"No question, learning about glass products from a website or home demonstration can be hugely helpful and convenient. But whenever possible, visit the showroom and experience the product for yourself."
Valuable advice from John Pope, owner of Old Town Glass.
“For example, a two-by-three sample of a patio sliding door might look and feel great in your hands. But once it’s mounted in your home, you might find the full-size difficult to open and close,” Pope warns.
Energy efficiency has also become a high priority for homeowners, particularly in window installation. Those concerns have not gone unheeded by the industry. Most wood, vinyl or fiberglass frames on sale today—aluminum is an exception—are energy efficient. However, thermally broken aluminum is available for projects requiring the strength of aluminum and energy efficient performance.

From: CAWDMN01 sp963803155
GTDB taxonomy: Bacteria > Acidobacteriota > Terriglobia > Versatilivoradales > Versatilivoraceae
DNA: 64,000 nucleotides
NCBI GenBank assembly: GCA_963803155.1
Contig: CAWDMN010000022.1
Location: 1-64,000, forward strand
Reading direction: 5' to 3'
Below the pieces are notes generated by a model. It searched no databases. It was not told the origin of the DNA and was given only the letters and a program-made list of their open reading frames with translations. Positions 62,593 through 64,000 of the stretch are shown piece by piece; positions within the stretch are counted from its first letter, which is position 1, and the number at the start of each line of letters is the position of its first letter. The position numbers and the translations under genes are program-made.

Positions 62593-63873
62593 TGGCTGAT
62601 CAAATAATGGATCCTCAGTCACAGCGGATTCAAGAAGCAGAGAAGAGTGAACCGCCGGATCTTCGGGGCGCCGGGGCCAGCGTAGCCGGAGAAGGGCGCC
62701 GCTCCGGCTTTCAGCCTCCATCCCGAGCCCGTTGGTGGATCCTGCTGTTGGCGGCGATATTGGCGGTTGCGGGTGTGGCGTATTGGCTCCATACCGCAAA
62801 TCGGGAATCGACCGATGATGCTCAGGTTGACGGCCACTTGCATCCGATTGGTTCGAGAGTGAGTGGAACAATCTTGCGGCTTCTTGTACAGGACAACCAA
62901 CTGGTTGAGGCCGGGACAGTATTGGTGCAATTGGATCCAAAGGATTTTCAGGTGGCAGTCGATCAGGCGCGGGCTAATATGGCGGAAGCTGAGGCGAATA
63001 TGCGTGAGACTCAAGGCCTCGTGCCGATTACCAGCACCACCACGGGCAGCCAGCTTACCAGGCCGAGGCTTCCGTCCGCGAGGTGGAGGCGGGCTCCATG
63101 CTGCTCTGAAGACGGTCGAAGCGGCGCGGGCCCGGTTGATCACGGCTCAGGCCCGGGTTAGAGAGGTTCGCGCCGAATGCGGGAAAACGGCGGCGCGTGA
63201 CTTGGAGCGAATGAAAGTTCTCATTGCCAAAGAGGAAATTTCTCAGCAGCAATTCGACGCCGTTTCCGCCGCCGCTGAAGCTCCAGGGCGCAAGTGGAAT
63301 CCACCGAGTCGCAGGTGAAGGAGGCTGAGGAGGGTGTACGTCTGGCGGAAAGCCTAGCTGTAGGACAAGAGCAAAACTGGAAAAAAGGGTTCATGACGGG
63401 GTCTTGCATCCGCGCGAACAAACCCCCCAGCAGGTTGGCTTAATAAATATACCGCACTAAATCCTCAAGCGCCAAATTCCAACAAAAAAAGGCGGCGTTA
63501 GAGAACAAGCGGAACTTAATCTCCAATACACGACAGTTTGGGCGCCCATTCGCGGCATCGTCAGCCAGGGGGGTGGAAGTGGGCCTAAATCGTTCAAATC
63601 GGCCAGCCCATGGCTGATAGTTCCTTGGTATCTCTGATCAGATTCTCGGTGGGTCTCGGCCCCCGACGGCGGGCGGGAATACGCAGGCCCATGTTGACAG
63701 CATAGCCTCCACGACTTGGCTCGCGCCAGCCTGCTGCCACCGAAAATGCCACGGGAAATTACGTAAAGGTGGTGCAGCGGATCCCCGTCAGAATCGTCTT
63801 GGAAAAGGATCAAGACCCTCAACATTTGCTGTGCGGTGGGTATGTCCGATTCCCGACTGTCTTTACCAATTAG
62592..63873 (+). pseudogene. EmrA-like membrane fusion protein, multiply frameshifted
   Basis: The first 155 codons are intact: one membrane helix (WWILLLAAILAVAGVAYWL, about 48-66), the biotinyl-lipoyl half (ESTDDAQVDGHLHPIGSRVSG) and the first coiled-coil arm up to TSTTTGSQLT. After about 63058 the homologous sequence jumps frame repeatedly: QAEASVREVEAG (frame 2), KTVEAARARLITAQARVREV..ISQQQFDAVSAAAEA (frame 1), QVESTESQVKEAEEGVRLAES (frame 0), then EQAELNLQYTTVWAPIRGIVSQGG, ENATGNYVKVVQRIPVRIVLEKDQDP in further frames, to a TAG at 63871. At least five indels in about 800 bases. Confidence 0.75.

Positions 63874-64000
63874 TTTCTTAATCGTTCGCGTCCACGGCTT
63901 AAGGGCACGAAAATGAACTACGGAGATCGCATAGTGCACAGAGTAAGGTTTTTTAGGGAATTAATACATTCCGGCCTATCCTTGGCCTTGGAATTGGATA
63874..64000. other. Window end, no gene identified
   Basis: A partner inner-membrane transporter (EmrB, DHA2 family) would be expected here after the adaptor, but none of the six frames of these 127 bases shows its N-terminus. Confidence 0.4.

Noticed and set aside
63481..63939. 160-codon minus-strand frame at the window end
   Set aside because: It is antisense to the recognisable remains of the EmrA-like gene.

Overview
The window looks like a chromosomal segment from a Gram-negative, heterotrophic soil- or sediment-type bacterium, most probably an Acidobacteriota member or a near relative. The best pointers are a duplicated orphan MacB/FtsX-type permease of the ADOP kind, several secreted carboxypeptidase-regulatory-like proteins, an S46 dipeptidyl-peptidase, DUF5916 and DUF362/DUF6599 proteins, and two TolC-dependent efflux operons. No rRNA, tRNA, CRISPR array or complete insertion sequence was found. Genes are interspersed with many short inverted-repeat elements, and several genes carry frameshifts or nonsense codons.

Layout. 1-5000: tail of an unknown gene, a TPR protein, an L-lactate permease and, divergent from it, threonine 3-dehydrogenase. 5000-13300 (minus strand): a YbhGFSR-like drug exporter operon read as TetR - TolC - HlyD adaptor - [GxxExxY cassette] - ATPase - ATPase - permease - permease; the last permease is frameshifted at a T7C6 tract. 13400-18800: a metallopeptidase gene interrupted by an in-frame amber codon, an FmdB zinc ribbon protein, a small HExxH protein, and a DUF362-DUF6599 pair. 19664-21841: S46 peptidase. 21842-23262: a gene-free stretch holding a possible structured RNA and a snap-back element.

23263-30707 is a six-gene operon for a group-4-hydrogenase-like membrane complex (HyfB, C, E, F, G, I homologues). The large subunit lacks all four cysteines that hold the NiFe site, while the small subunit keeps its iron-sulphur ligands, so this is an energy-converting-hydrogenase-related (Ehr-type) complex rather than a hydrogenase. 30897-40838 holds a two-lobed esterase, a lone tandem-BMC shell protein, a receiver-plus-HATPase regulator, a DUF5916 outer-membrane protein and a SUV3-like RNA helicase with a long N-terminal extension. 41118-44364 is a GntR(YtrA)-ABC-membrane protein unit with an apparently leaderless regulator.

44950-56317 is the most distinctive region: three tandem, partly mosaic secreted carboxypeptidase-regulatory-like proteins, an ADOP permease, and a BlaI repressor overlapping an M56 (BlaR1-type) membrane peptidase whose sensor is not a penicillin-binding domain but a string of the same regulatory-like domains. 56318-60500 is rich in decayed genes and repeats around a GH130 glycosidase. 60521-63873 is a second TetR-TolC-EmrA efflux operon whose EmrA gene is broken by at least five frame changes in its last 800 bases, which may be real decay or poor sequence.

For the best energy efficiency, consider triple-glazed panes. Fast becoming standard, these panes are separated by pockets of sealed-in air or gas and treated with a “low-E” (low emissivity) coating that reduces energy loss. The best windows also have thermally-improved or low-conductance spacers between the glass panes at the edges of the window. These spacers are necessary in any insulated glass (multi-pane) window.